Drug repurposing is a strategy employed to circumvent some of the bottlenecks involved in drug development, such as the cost and time needed for developing new molecular entities. Noroviruses cause recurrent epidemics and sporadic outbreaks of gastroenteritis associated with significant mortality and economic costs, but no treatment has been approved to date. Herein, a library of molecules previously used in humans was screened to find compounds with anti-noroviral activity. Antiviral testing for four selected compounds against murine norovirus infection revealed that rutin has anti-murine norovirus activity in cell-based assays.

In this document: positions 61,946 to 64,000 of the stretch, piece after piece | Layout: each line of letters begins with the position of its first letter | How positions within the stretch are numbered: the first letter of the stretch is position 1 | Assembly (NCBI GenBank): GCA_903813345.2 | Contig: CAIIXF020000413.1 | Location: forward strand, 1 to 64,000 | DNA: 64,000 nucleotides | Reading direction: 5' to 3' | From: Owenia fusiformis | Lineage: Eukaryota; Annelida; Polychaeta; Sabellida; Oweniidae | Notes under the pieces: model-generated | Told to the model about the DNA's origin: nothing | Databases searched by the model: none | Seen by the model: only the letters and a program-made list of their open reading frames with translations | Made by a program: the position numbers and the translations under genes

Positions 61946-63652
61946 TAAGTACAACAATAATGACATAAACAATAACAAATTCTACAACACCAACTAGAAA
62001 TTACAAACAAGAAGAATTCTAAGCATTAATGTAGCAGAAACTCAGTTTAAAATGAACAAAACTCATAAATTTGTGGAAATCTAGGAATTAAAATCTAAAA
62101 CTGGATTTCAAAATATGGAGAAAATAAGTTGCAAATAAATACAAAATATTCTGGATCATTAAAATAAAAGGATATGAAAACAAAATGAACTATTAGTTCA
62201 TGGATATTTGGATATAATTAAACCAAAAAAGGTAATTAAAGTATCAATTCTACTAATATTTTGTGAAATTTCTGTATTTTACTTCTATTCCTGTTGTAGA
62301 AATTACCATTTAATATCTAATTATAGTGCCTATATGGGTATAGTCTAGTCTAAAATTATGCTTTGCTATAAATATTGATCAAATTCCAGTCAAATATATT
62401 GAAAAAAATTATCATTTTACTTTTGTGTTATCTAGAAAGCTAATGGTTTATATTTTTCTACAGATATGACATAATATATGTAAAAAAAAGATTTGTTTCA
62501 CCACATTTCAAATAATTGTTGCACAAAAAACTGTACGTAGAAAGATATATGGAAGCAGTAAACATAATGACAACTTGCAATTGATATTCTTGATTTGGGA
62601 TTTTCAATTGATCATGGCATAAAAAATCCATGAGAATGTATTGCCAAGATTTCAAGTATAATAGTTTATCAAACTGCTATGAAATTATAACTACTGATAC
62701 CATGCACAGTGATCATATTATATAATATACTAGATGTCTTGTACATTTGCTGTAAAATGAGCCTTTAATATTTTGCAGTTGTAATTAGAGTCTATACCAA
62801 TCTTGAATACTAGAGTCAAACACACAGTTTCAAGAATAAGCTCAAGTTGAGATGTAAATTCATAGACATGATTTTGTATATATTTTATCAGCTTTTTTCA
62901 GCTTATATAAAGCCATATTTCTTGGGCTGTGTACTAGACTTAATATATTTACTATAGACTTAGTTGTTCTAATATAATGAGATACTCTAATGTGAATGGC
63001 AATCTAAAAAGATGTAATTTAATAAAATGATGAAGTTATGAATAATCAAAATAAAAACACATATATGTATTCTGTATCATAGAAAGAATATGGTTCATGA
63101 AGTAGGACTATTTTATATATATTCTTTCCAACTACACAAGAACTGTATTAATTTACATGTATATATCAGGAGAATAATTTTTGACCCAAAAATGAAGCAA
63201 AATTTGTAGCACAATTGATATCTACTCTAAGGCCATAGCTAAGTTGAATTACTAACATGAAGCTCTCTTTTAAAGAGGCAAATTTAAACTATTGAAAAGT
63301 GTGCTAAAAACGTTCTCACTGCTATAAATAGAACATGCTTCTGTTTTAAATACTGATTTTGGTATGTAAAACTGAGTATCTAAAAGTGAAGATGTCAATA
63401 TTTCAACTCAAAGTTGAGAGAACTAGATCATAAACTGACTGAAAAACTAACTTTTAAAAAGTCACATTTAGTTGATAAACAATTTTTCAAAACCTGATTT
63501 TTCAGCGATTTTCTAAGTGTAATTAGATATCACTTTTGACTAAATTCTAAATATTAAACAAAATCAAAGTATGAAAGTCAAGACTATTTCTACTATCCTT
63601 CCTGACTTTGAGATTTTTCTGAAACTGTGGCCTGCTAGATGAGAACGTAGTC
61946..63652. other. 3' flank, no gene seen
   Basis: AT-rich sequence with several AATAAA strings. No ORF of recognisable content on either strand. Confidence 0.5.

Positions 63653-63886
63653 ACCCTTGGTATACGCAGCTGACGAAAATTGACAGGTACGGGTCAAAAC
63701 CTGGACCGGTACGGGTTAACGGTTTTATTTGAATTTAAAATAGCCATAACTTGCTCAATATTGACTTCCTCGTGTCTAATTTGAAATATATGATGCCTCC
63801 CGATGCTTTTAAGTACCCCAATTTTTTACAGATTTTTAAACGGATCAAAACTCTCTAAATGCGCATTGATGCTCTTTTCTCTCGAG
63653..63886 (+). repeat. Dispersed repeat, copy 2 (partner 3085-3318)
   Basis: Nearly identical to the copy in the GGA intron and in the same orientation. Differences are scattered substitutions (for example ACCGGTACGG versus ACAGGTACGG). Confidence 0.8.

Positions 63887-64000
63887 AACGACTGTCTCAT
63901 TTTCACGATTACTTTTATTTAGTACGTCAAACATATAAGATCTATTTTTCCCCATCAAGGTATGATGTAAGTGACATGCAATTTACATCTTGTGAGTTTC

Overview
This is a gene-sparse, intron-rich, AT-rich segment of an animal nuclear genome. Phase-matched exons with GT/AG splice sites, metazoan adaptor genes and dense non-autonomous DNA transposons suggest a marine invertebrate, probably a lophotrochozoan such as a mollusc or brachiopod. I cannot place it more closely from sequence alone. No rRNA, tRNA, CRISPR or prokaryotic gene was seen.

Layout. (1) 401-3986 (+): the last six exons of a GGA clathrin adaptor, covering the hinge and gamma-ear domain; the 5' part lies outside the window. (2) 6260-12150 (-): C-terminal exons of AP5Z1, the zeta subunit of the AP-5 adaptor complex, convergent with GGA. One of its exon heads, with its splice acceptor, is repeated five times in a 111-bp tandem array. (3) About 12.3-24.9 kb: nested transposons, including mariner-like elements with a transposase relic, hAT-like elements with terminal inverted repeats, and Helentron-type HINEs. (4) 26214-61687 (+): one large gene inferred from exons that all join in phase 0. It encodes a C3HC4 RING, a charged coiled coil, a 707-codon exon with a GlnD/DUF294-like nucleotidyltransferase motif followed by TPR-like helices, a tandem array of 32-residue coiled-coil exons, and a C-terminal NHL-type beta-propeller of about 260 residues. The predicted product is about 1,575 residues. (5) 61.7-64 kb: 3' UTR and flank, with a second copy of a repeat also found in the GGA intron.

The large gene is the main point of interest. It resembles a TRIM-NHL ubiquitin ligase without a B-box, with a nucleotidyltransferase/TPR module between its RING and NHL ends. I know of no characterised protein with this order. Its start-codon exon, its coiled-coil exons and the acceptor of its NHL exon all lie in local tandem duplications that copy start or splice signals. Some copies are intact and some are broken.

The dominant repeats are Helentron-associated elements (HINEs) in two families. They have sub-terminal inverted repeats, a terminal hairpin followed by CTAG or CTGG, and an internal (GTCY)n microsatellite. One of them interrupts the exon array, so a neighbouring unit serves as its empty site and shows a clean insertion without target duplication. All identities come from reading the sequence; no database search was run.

Although heat shock response is ubiquitous in bacterial cells, the underlying physical chemistry behind heat shock response remains poorly understood. To study the response of cell populations to heat shock we employ a physics-based ab initio model of living cells where protein biophysics (i.e., folding and protein-protein interactions in crowded cellular environments) and important aspects of proteins homeostasis are coupled with realistic population dynamics simulations. By postulating a genotype-phenotype relationship we define a cell division rate in terms of functional concentrations of proteins and protein complexes, whose Boltzmann stabilities of folding and strengths of their functional interactions are exactly evaluated from their sequence information. We compare and contrast evolutionary dynamics for two models of chaperon action. In the active model, foldase chaperones function as nonequilibrium machines to accelerate the rate of protein folding. In the passive model, holdase chaperones form reversible complexes with proteins in their misfolded conformations to maintain their solubility. We find that only cells expressing foldase chaperones are capable of genuine heat shock response to the increase in the amount of unfolded proteins at elevated temperatures. In response to heat shock, cells? limited resources are redistributed differently for active and passive models. For the active model, foldase chaperones are overexpressed at the expense of downregulation of high abundance proteins, whereas for the passive model; cells react to heat shock by downregulating their high abundance proteins, as their low abundance proteins are upregulated.